LEAD event to help students overcome procrastination

Lindsay R. Masters presents “Avoiding the Pitfalls of Procrastination” in Wick Center Alumni Room Credit: Hope Murphy

BY: Hope Murphy

 

If you missed the Time Management LEAD event presented by Lindsay R. Masters, Learning Center Coordinator, on Oct. 26, no worries – here is the break down.

 

Do you ever hear yourself saying “I’ll wake up early tomorrow and work on it” or “I work better under pressure if I do it last minute” or “Social media is how I procrastinate”? You are not alone. These are the things Daemen students said during the event that enabled their procrastination.

 

Procrastination can be caused by many reasons, but the most common are: the fear of failing the class or assignment, not understanding the assignment, feeling anxiety about the amount of work you have to do, being angry at your professor for giving you this boring or hard assignment or feeling frustrated at yourself for not being able to get it done. There are many reasons, but once you dig deep and understand why you are procrastinating the easier it will be to find a solution.

 

Strategies that help with dealing with procrastination are:

  1. Make a list of important assignments based on deadlines and assignment work load.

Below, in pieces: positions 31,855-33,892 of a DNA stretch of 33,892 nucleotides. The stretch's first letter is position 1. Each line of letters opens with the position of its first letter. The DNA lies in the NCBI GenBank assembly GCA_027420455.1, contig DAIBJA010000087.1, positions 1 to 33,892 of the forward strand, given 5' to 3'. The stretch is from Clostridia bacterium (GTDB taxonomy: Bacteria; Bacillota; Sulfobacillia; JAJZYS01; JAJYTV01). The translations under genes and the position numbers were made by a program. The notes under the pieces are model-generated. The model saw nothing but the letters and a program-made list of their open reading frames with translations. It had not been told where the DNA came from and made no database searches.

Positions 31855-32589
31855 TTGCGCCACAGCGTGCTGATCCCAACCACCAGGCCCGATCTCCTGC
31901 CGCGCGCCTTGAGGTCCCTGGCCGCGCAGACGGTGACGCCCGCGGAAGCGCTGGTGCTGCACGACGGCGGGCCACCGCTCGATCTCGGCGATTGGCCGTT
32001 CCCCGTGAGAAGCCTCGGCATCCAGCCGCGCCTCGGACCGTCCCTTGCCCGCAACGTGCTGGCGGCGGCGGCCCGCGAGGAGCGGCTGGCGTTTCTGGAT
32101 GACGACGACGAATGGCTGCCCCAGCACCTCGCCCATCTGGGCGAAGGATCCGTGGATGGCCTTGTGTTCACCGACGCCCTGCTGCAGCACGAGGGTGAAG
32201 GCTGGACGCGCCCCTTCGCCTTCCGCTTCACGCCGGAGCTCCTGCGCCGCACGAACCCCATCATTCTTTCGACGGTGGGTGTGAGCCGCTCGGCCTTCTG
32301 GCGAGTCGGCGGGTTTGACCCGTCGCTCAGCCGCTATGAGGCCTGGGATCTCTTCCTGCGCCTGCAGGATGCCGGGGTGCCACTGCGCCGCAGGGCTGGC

2. Create a personal schedule for when you should finish the assignment or complete part of it.
  3. Set realistic goals for the assignment (instead of aiming for an A++ aim for a B+, it will help reduce stress.)
  4. Focus on completing one task at a time instead of thinking about ten other assignments.
  5. Set certain times of the day for homework. (i.e. in the morning before class, after your last class or during a gap period.)
  6. Set a timer- work on an assignment for 5,10 or 30 minutes at a time.
  7. Sit at a desk or go to the library instead of sitting in your comfy, warm bed.
  8. Give yourself positive reinforcement by telling yourself “I will get this done!” or “I can do this!”
  9. Remind yourself that this is one assignment of many and if you fail this one you can talk to the professor, you can do extra credit or try harder on the next assignment.
  10. Reward yourself for getting the assignment done. (ICE CREAM!!)

 

Once you find the strategy that works best for you implement it in your daily routine to better manage your time and avoid the stress that comes along with procrastination.

 

For more information or help with time management or procrastination contact Lindsay R. Masters through email at lmasters@daemen.edu or set an appointment by calling (716) 839-8228.

To attend the next LEAD event go to https://daemen.campuslabs.com/engage/organization/LEADS to reserve a seat.

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